It is this last statement that I find so interesting. So much veneration for a man that was “principled” and “uncompromising”. But, I guess it would depend on what those principles are. It reminds me of why so many people love and believe in Donald Trump. They say, “He’s so honest”, “He says what he means, and he means what he says.” But then again, that would depend on what your version of the truth is, right? So let’s investigate what some of Scalia’s “principles” were.
Antonin Scalia was an unapologetic Constitutional originalist. This, quite simply, is a belief that if the elite group of heterosexual Anglo men who wrote the constitution in 1787 did not explicitly state something in the Constitution, then by default that thing is unlawful (despite the social, technological, and economic advances of mankind within the last 229 years, of course).
As Jeffry Toobin states in his 2008 book The Nine in reference to Scalia’s stance on abortion, “IF the framers did not believe that the Constitution protected a woman’s right to an abortion, then the Supreme Court should never recognize any such right either.”
On gay rights, Scalia expressed his contempt for homosexuality in no uncertain terms, even going so far as to compare it to murder and polygamy, among other things. Here are just a few of his quotes on the issue:
“Many Americans do not want persons who openly engage in homosexual conduct as partners in their business, as scoutmasters for their children, as teachers in their children’s schools, or as boarders in their home. They view this as protecting themselves and their families from a lifestyle that they believe to be immoral and destructive.”
“Of course, it is our moral heritage that one should not hate any human being or class of human beings. But I had thought that one could consider certain conduct reprehensible — murder, for example, or polygamy, or cruelty to animals — and could exhibit even ‘animus’ toward such conduct.”
“Come on. For 200 years, it was criminal in every state.”
“It’s not up to the courts to invent new minorities that get special protections.”
When the recent court case dealing with Affirmative Action reached the Supreme Court, Scalia suggested that most black students simply weren’t capable of succeeding at big state schools:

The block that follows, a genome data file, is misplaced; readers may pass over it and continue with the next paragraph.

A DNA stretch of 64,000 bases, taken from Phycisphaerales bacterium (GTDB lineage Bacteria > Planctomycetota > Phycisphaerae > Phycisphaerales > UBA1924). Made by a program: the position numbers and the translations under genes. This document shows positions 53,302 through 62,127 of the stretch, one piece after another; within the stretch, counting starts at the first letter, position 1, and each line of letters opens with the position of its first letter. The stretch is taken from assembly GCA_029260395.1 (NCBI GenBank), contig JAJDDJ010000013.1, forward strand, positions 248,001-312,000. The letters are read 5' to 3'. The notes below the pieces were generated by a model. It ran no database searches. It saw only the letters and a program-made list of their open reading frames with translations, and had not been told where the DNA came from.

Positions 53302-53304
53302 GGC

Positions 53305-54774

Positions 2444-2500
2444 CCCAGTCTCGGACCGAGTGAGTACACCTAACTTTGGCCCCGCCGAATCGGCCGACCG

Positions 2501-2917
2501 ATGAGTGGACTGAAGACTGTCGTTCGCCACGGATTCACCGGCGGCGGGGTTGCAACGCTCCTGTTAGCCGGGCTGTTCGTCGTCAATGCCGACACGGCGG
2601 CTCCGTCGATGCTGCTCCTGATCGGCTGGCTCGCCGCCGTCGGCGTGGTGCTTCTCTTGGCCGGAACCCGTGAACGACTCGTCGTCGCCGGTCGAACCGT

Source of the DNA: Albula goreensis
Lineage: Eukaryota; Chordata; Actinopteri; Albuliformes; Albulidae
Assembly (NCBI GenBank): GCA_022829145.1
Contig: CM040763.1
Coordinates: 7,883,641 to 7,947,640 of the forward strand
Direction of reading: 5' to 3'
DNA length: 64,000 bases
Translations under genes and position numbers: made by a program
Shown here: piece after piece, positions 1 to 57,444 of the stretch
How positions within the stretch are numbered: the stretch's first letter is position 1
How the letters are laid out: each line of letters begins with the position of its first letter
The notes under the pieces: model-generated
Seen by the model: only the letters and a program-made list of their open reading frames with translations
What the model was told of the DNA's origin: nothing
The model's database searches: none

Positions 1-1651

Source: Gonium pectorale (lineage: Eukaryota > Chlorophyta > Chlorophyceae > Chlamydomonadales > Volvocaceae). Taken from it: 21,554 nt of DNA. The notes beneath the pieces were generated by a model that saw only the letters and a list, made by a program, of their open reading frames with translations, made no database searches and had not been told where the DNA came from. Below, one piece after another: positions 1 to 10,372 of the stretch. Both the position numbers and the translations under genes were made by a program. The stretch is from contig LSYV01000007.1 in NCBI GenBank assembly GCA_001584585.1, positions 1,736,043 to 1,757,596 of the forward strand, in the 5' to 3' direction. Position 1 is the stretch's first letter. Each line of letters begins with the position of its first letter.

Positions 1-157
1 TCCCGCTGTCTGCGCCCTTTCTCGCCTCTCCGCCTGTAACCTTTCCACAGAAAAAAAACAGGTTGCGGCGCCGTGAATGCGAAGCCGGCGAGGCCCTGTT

“There are those who contend that it does not benefit African-Americans to get them into the University of Texas, where they do not do well, as opposed to having them go to a less-advanced school, a slower-track school where they do well,” he said. “One of the briefs pointed out that most of the black scientists in this country don’t come from schools like the University of Texas. They come from lesser schools where they do not feel that they’re being pushed ahead in classes that are too fast for them.”
On immigration, Justice Scalia was determined that States, not the Federal government, should have the right to pass laws to keep anyone they wanted out of the their territory… because you know, we’ve always done it:
“[I]n the first 100 years of the Republic, the States enacted numerous laws restricting the immigration of certain classes of aliens, including convicted criminals, indigents, persons with contagious diseases, and (in Southern States) freed blacks[…]”
Without a doubt Antonin Scalia was, for much of this country, the defender of a set of core values they hold dearly, and he deserves credit for staunchly guarding those values in the face of an ever-changing American society. In fact, Scalia demonstrated a great attribute of our nation as our society allows for the plurality of viewpoints and opinions.
However, for nearly three decades the former justice tried everything in his power to slow down social progress and return America back to a “simpler” time when men were men, women were women, and every class of citizen knew their place in the social hierarchy.
For nearly three hours, I stood with those people that fully believed in his rhetoric and values. Suddenly, everything I saw and heard made perfect sense: For those who have historically been in positions of perceived societal power, being a “principled and uncompromising man” does make for a national hero… as long as the core of those sacred beliefs is rooted in preserving the status quo.
After rounding the hall that held Antonin Scalia’s casket, each of my neighbors reached out to me with a smile and wished me a good night. As I slowly exited the chambers and descended the stairs of the Supreme Court, looking at the American flag at half-mast silhouetted by the lights of the Capitol building, my thoughts returned to hope. Hope that perhaps our next “principled” Supreme Court justice will be just as unwavering as Scalia was — but instead will strive to bring the equality and social progress our Founding Fathers envisioned when they created a democracy for the people.